Hi Sam - hope this helps:
- sold primarily for home use. Paper or fabric strips are pre-coated with cold sticky wax and warmed between the hands before applying. Some shops also sell cold wax in a tube or pot, which is gel-like in consistency and is spread onto the skin before removing with a strip. You can buy these kits from Boots and Superdrug etc (and after using one you'll never resent paying to get waxed in a salon again!).
a.k.a. strip wax or soft wax, plus honey, gel or cream wax
(depending on consistency and ingredients). Warm wax is heated in a pot or roller unit, then applied to the skin with a spatula, roller or disposable tube, and removed with paper or fabric strips. You can also get microwaveable versions for home use... not recommended, as you can end up with hot spots and burns if not careful!
a.k.a. non-strip or stripless wax, hard wax, film wax, and Brazilian wax.
Traditional hot wax is applied in a thick layer or built up over several layers, usually in a figure-of-eight pattern to ensure a good coating of the hairs. It is left to cool on the skin and then removed by hand. The wax "shrinkwraps" each hair as it hardens, taking the hair with it when removed. Hot wax used to recycled by reheating and straining through a sieve, but nowadays it's thrown away after removal.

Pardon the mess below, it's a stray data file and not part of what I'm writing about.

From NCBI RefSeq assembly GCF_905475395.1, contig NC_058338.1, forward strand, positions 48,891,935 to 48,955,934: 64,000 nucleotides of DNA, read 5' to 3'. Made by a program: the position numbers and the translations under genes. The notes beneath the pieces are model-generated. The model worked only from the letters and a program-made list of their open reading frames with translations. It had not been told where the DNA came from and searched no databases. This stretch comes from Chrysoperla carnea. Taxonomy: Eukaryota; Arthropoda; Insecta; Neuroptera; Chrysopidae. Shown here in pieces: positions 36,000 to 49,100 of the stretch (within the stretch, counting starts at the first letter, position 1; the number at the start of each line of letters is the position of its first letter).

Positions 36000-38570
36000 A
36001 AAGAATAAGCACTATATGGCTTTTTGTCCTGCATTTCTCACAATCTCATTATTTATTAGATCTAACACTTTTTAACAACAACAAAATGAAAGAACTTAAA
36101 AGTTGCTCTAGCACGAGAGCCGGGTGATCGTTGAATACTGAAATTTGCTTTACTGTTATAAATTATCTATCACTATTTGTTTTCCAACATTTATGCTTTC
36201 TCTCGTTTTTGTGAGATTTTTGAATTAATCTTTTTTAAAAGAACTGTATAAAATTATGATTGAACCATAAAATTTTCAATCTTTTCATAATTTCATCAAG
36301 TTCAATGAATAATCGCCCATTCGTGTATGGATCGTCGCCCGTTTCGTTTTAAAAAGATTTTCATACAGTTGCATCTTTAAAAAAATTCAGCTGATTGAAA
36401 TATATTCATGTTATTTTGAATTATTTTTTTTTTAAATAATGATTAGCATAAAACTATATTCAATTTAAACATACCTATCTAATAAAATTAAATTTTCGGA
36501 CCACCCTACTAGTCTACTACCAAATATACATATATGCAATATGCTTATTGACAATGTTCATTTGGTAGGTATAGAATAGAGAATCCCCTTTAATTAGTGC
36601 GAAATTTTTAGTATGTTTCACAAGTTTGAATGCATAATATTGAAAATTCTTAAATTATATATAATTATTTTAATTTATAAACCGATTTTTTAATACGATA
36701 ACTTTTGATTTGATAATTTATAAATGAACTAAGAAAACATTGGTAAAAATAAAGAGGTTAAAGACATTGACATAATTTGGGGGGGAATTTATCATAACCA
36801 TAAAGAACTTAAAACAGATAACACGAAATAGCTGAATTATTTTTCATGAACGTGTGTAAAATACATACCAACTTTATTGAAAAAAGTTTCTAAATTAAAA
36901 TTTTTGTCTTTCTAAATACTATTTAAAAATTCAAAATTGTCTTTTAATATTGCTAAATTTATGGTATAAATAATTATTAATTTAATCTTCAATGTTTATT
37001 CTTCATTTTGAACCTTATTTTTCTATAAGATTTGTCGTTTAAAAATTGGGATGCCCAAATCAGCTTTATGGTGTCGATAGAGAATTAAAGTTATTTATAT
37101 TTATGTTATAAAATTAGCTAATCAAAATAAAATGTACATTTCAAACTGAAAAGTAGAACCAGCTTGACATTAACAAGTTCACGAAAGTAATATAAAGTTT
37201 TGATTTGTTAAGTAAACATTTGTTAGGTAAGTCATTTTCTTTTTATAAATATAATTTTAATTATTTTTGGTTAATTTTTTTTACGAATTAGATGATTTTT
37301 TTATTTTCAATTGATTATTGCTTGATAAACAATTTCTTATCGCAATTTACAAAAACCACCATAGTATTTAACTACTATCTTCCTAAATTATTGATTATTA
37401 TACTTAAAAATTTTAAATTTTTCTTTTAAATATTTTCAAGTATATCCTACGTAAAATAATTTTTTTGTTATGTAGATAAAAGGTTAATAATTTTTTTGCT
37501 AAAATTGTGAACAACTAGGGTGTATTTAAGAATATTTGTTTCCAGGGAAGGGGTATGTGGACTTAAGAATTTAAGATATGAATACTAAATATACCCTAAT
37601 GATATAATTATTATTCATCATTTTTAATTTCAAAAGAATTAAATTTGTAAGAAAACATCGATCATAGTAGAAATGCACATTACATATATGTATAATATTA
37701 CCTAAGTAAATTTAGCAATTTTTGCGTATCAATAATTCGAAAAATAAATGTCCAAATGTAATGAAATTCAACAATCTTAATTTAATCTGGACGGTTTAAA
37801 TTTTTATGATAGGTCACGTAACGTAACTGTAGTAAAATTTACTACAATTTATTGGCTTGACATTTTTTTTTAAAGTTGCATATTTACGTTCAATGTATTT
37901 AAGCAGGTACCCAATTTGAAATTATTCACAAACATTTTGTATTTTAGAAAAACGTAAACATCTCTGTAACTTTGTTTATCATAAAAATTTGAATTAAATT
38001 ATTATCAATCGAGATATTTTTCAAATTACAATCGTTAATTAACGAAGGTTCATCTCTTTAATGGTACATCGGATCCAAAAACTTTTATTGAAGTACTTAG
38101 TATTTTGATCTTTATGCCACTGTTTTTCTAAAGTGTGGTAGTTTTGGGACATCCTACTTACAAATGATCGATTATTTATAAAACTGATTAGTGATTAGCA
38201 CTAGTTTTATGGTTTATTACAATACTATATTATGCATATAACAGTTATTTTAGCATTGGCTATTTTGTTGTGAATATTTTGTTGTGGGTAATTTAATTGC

Newer hot waxes are cooler in temperature, go on much thinner and in one direction (no figure-of-eight needed), and stay flexible as they cool these new generation waxes are sometimes called hard wax or film wax to distinguish them from the traditional high-temperature hot waxes mentioned above. Hot waxes are particularly effective at shifting short, coarse and stubborn hairs, but can be tricky to master and may extend your treatment time as they need to cool before removing. Many people like using them for the bikini area, underarms and facial waxing.
primarily a mixture of sugar, water and lemon juice, the paste comes in two varieties: strip sugar and hand sugar.
Strip sugar is heated in a pot similar to warm wax, and is applied and removed with fabric strips in the same way. The temperature tends to be lower than with wax, and ingredients are totally natural and water soluble. Moom and Nads are variations on strip sugaring, with slightly different ingredients (Nads does not need heating). Hand sugaring involves spreading a semi-solid ball of sugar paste over the skin, then quickly flicking in the opposite direction to remove the hair.
- the Hive 1000cc heater is what I use at the salon - it comes with a removable inner bucket which allows you to decant hard wax pellets or bricks into it, plus you can insert tins of soft wax directly into the heater itself. The only thing to watch out for is if you plan on using small tubs of wax (450g and under) as they tend to get lost in the bottom of the heater! In these instances you would need to first empty the wax from the small tubs into an inner bucket (you can buy spares if needed) or use a smaller heater.